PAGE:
Transcript of "C:\documents and settings\paul neville\my documents\influences on the audience"
REC Productions Team Presents Influences on the Audience Presentation by Paul Neville Toby Morrison, Daniel Chapman and Geoff Chan
The Hypodermic Syringe Model <ul><li>The Hypodermic Syringe Model or Short Term Effect Theory is the theory that an intended message is directly received and accepted by its audience. </li></ul><ul><li>The model showed that mass media had an astounding effect on audiences and during 1940-50, mass media was perceived as a massive influence on behavioural change. </li></ul><ul><li>During this time Television and Radio were rising and also many persuasion industries existed such as propaganda and even advertising. </li></ul><ul><li>It is shown that through this model, that anyone can use this to become influential and gain power over the viewing/listening audience. </li></ul><ul><li>An Example of this would be Hitler and how he monopolized the mass media in order to gain support and unify Germany under the Nazi Regime. </li></ul>
The Two-Step Flow Model <ul><li>Also known as the Long-Term Effect theory </li></ul><ul><li>This model hypothesises that ideas come from the mass media, to the opinion leaders and they then spread them to the general population. </li></ul><ul><li>The opinion leaders can then put their own spin on what they have seen and therefore influence the masses. It can be seen as a form of manipulation of the population. </li></ul>
The Inoculation Model <ul><li>The inoculation model is a where a person creates a defence against being persuaded or manipulated through a message. </li></ul><ul><li>Was created after the Korean War as many prisoners of war, when given the opportunity, wished to stay with their captors. Having realised the prisoners were brainwashed, several social scientists began developing new ways to defend against suggestion and persuasion. </li></ul><ul><li>While it has positive effects such as creating defences against manipulation, it can be used to manipulate the subject as well to embrace a certain viewpoint and disregard others. </li></ul>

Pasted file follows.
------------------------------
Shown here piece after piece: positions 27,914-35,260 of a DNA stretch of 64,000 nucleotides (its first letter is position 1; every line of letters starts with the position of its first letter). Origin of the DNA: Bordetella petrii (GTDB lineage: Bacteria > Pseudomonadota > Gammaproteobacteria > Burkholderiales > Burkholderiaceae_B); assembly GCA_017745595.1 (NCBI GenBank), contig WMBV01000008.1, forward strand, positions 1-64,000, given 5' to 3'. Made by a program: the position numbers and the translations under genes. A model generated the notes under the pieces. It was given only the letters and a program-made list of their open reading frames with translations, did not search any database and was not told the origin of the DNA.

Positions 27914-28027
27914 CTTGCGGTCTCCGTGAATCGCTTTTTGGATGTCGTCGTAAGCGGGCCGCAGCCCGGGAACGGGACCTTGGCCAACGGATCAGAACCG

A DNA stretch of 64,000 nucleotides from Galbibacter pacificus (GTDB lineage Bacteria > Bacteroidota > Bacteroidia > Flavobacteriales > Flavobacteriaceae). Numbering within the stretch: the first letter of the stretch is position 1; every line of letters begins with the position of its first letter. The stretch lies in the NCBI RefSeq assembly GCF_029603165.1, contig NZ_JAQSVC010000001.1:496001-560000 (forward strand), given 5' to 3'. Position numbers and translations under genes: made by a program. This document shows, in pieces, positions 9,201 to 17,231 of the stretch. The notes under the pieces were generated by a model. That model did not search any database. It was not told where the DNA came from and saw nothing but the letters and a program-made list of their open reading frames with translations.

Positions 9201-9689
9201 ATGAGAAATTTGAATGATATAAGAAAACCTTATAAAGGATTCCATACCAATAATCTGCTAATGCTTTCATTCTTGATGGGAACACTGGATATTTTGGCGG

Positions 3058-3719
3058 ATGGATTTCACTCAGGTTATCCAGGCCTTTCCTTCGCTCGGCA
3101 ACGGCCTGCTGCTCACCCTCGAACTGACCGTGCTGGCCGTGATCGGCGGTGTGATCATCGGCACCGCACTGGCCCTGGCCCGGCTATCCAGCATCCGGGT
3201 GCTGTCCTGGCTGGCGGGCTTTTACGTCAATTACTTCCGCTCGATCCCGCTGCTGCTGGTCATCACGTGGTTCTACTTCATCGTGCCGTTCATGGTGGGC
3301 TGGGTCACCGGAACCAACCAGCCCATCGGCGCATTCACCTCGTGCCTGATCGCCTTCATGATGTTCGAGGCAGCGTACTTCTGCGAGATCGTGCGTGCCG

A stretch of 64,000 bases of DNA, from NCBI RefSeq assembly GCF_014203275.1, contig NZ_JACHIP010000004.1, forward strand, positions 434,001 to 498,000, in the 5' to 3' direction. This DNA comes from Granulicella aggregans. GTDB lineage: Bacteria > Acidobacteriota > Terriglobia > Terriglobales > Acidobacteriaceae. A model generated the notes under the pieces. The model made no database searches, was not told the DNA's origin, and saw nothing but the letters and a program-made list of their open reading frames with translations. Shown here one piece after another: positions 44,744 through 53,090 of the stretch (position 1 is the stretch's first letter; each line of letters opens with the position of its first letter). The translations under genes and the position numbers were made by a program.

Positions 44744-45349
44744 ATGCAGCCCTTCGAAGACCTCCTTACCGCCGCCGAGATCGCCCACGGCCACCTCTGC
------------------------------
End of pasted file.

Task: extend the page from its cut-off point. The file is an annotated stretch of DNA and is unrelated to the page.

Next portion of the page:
Uses and Gratification Theory <ul><li>A popular approach to understanding mass communication </li></ul><ul><li>This theory places more emphasis on the consumer and audience rather than the message. </li></ul><ul><li>The consumer is not passive but takes an active role interpreting and integrating media into their lives. </li></ul><ul><li>Therefore the consumer chooses the media to match its purposes and uses. And then use the media to fulfil certain gratifications </li></ul><ul><li>Then the media compete against other information sources for the viewers gratification. </li></ul>
Primary, Secondary and Tertiary Media Influence <ul><li>Media influence can be split into 3 degrees of influence. </li></ul><ul><li>Primary: where the viewer is engaged solely on that media text e.g. reading a newspaper. </li></ul><ul><li>Secondary: where the viewer is engaged on two or more media sources e.g. watching television and working on the computer. </li></ul><ul><li>Tertiary: which is where the media text is in the background and no real attention is paid to it at all. </li></ul>
Cultural Effects of Media Influence <ul><li>With the continuing concentration of media ownership and control, long term effects of this can be that the media elite have a form of social and cultural dictatorship. </li></ul><ul><li>This is seen as problematic as when these media barons begin to dominate the news, they put their own views and spin into the article and as this is read by many, it will be eventually accepted. </li></ul><ul><li>This is a form of manipulation and can be used to champion a viewpoint or action all the while slandering other viewpoints. </li></ul>
The Kuleshov Effect <ul><li>This was part of the soviet montage experiment. But this really indicated the usefulness and effectiveness of film editing. </li></ul><ul><li>In short, a well known actor’s expressionless face was edited in with various other shots, such as a plate of soup, a little girl and a little girls coffin. </li></ul><ul><li>When the audience saw the film they believed the actor’s expression changed depending on what he was viewing, so the soup, the girl and the coffin, all the audience believed his expression changed to hunger, to desire and to despair respectively. </li></ul><ul><li>The shots of the actors face were all the same and that really it was the audience who believed his expression changed to fit whatever he was viewing. </li></ul><ul><li>This experiment showed that viewers brought their own emotional reactions to this sequence of images, and then moreover attributed those reactions to the actor, investing his impassive face with their own feelings. </li></ul>
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